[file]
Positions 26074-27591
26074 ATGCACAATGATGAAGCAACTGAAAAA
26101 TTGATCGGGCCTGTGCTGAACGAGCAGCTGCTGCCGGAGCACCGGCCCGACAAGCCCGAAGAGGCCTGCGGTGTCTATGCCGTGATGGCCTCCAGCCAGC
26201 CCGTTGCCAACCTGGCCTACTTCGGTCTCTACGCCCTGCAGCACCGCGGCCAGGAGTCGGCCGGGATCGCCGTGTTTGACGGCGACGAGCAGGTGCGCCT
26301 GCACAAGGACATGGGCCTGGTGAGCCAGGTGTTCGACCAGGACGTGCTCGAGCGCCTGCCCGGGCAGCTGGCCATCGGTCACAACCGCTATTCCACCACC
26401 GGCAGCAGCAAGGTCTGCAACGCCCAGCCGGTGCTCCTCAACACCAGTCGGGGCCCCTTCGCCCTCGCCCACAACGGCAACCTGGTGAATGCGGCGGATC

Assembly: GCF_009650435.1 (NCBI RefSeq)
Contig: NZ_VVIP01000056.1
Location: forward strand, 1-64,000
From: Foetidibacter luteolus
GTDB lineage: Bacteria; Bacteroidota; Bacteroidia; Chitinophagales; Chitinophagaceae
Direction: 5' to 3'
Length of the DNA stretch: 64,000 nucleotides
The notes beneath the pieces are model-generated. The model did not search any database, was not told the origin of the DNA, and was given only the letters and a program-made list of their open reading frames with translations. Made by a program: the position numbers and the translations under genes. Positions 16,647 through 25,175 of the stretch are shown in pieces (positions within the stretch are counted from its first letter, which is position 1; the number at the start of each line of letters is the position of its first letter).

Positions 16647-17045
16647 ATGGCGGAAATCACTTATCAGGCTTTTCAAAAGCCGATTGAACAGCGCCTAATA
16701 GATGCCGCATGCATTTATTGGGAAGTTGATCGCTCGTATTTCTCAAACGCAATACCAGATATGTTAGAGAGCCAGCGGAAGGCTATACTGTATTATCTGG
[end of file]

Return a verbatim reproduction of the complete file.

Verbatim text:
Positions 26074-27591
26074 ATGCACAATGATGAAGCAACTGAAAAA
26101 TTGATCGGGCCTGTGCTGAACGAGCAGCTGCTGCCGGAGCACCGGCCCGACAAGCCCGAAGAGGCCTGCGGTGTCTATGCCGTGATGGCCTCCAGCCAGC
26201 CCGTTGCCAACCTGGCCTACTTCGGTCTCTACGCCCTGCAGCACCGCGGCCAGGAGTCGGCCGGGATCGCCGTGTTTGACGGCGACGAGCAGGTGCGCCT
26301 GCACAAGGACATGGGCCTGGTGAGCCAGGTGTTCGACCAGGACGTGCTCGAGCGCCTGCCCGGGCAGCTGGCCATCGGTCACAACCGCTATTCCACCACC
26401 GGCAGCAGCAAGGTCTGCAACGCCCAGCCGGTGCTCCTCAACACCAGTCGGGGCCCCTTCGCCCTCGCCCACAACGGCAACCTGGTGAATGCGGCGGATC

Assembly: GCF_009650435.1 (NCBI RefSeq)
Contig: NZ_VVIP01000056.1
Location: forward strand, 1-64,000
From: Foetidibacter luteolus
GTDB lineage: Bacteria; Bacteroidota; Bacteroidia; Chitinophagales; Chitinophagaceae
Direction: 5' to 3'
Length of the DNA stretch: 64,000 nucleotides
The notes beneath the pieces are model-generated. The model did not search any database, was not told the origin of the DNA, and was given only the letters and a program-made list of their open reading frames with translations. Made by a program: the position numbers and the translations under genes. Positions 16,647 through 25,175 of the stretch are shown in pieces (positions within the stretch are counted from its first letter, which is position 1; the number at the start of each line of letters is the position of its first letter).

Positions 16647-17045
16647 ATGGCGGAAATCACTTATCAGGCTTTTCAAAAGCCGATTGAACAGCGCCTAATA
16701 GATGCCGCATGCATTTATTGGGAAGTTGATCGCTCGTATTTCTCAAACGCAATACCAGATATGTTAGAGAGCCAGCGGAAGGCTATACTGTATTATCTGG